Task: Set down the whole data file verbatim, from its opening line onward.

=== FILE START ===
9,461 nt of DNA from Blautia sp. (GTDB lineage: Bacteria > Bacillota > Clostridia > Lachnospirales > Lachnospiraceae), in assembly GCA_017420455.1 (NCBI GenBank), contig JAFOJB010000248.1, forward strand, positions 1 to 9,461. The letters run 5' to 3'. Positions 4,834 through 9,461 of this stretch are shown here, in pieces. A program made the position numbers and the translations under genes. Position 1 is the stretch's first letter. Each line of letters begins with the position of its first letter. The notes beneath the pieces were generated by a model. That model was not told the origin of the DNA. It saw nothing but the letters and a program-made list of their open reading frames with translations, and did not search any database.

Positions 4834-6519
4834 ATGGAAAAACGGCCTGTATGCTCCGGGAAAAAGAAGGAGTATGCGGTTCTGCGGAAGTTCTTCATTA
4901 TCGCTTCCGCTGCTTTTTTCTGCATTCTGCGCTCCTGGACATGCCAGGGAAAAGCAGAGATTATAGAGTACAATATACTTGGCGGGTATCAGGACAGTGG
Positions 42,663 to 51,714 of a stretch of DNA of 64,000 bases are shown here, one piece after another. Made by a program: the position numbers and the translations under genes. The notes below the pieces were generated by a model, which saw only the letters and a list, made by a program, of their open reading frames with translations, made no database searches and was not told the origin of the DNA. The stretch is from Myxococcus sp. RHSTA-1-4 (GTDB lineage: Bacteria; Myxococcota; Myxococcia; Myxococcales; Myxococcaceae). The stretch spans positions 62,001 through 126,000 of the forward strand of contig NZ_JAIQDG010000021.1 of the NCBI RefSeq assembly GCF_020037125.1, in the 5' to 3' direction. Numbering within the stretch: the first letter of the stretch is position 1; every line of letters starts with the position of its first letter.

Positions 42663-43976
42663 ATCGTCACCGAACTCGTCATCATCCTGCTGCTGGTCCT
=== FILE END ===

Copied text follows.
9,461 nt of DNA from Blautia sp. (GTDB lineage: Bacteria > Bacillota > Clostridia > Lachnospirales > Lachnospiraceae), in assembly GCA_017420455.1 (NCBI GenBank), contig JAFOJB010000248.1, forward strand, positions 1 to 9,461. The letters run 5' to 3'. Positions 4,834 through 9,461 of this stretch are shown here, in pieces. A program made the position numbers and the translations under genes. Position 1 is the stretch's first letter. Each line of letters begins with the position of its first letter. The notes beneath the pieces were generated by a model. That model was not told the origin of the DNA. It saw nothing but the letters and a program-made list of their open reading frames with translations, and did not search any database.

Positions 4834-6519
4834 ATGGAAAAACGGCCTGTATGCTCCGGGAAAAAGAAGGAGTATGCGGTTCTGCGGAAGTTCTTCATTA
4901 TCGCTTCCGCTGCTTTTTTCTGCATTCTGCGCTCCTGGACATGCCAGGGAAAAGCAGAGATTATAGAGTACAATATACTTGGCGGGTATCAGGACAGTGG
Positions 42,663 to 51,714 of a stretch of DNA of 64,000 bases are shown here, one piece after another. Made by a program: the position numbers and the translations under genes. The notes below the pieces were generated by a model, which saw only the letters and a list, made by a program, of their open reading frames with translations, made no database searches and was not told the origin of the DNA. The stretch is from Myxococcus sp. RHSTA-1-4 (GTDB lineage: Bacteria; Myxococcota; Myxococcia; Myxococcales; Myxococcaceae). The stretch spans positions 62,001 through 126,000 of the forward strand of contig NZ_JAIQDG010000021.1 of the NCBI RefSeq assembly GCF_020037125.1, in the 5' to 3' direction. Numbering within the stretch: the first letter of the stretch is position 1; every line of letters starts with the position of its first letter.

Positions 42663-43976
42663 ATCGTCACCGAACTCGTCATCATCCTGCTGCTGGTCCT